Actually, to say that they “consider symbols as articulations” may be even a stretch for Dorico’s competitors. It would be more accurate to say that they consider notes, and then also symbols that can be stacked above or below these notes.

Case in point: the image to the right shows something that passes as a valid notation in Sibelius. Dorico, instead of just placing glyphs, makes a distinction between notations that have a universally musical meaning (the actual articulations from the left-hand panel) and those which carry technical information (found in Write mode’s right-hand panel, under Playing Techniques).

im-b05

Playing Techniques in Dorico 1.0

The differentiation does not stop there. Articulations themselves are separated into three categories.

To use Dorico’s terminology:

  • Articulations of duration (the articulation panel’s right half);
  • Articulations of force (accent and marcato);
  • Articulations of stress (the Schoenberg symbols).

Only one from each category can be applied to a note or chord at a given point. Once one takes articulations seriously as musical concepts and not just as symbols to be placed in relation to a note, this makes good sense. While it is possible (not in Dorico, though) to have a note be simultaneously marked as “stressed” and “unstressed” on the notational level, it really can only be played (articulated) either the one way or the other.

This sophisticated understanding of articulations also is the key to another detail that might look odd at first. Dorico provides a dedicated staccato-tenuto articulation. Visually it is, of course, a combination of the two glyphs for staccato and tenuto. Musically, however, a staccato-tenuto is only superficially a combination of staccato and tenuto.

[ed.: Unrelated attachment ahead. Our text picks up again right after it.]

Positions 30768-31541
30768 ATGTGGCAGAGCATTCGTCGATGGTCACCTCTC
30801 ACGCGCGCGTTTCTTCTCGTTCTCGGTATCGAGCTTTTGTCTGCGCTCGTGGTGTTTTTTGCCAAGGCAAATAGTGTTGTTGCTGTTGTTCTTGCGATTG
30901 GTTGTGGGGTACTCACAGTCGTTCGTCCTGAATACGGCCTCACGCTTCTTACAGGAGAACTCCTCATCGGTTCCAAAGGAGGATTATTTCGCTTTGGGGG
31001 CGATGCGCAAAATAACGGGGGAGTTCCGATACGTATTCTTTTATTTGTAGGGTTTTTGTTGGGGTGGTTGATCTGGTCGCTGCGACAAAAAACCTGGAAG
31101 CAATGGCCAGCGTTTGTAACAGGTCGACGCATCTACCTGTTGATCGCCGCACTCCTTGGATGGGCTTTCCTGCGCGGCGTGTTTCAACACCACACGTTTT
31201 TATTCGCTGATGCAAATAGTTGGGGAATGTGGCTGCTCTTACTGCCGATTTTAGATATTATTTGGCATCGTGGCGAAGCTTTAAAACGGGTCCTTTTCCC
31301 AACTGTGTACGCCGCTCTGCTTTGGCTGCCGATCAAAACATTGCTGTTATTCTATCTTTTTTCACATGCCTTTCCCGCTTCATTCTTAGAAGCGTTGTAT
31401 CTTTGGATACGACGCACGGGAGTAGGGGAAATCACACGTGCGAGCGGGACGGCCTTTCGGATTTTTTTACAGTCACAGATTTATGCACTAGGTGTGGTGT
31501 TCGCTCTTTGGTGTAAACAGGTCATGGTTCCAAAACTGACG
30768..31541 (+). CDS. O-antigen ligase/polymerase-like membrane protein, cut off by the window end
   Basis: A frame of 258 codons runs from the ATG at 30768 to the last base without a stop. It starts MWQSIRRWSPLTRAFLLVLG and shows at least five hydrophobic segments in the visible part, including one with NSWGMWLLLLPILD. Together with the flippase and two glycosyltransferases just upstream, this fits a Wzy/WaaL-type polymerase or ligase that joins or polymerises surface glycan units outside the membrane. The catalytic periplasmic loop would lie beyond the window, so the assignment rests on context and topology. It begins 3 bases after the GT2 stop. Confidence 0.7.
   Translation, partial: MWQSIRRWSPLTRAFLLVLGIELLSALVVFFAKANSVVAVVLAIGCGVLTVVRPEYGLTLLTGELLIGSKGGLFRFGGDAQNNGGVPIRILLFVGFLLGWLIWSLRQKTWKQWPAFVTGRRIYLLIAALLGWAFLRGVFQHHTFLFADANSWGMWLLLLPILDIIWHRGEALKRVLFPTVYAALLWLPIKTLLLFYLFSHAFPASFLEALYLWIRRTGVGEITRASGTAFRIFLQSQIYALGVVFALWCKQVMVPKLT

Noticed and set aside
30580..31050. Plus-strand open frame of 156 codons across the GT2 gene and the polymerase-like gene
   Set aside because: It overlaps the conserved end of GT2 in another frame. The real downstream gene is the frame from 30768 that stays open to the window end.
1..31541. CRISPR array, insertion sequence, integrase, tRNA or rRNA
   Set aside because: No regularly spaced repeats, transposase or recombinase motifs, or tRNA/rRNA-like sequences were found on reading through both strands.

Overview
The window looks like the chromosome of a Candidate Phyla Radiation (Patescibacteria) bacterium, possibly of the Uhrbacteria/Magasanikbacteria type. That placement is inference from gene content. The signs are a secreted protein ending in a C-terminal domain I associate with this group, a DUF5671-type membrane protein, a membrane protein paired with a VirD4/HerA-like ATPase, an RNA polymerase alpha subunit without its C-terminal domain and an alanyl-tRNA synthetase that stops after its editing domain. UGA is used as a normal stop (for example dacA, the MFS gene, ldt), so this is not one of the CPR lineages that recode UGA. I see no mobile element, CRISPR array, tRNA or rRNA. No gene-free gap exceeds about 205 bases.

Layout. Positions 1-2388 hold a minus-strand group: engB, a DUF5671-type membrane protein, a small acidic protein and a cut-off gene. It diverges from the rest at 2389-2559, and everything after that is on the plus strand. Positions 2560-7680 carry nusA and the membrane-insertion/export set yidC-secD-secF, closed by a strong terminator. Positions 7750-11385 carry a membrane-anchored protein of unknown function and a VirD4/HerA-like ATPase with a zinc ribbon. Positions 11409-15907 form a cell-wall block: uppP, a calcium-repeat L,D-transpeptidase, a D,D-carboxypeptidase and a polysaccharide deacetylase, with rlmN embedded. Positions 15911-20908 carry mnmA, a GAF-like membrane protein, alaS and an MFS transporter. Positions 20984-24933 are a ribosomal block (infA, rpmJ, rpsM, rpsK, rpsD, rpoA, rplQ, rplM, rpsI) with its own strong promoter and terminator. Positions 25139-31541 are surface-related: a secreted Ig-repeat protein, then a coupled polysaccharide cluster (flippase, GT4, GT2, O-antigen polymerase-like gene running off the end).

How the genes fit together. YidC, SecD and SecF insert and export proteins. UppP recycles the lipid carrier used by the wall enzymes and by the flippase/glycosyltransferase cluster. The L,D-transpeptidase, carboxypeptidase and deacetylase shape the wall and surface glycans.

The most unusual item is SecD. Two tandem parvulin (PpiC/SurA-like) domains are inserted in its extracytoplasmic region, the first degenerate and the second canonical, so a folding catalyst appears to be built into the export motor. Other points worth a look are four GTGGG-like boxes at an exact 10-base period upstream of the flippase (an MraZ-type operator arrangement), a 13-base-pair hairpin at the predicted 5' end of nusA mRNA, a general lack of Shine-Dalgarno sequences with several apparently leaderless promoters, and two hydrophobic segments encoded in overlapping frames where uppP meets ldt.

One and the same note can not be deliberately shortened and at the same time deliberately held out for its nominal duration, of course. An actual staccato-tenuto is a two-step procedure of first shortening a nominal note value and to then taking care to actually emphasize this shorter virtual duration (or the other way round, if you like).

Dorico wisely acknowledges this, even though technically it is not necessary for producing the appearance of the proper notation. In Sibelius, a staccato-tenuto is created by stacking line and dot. Finale, in contrast, not only allows to have the kind of hit-and-miss implementation available in Sibelius, but to additionally add the line-dot-combination glyph, making it possible to mark up a note with a stack of two lines and two dots in total.

Back to first principles: dynamics are dynamics; ottava lines are…clefs?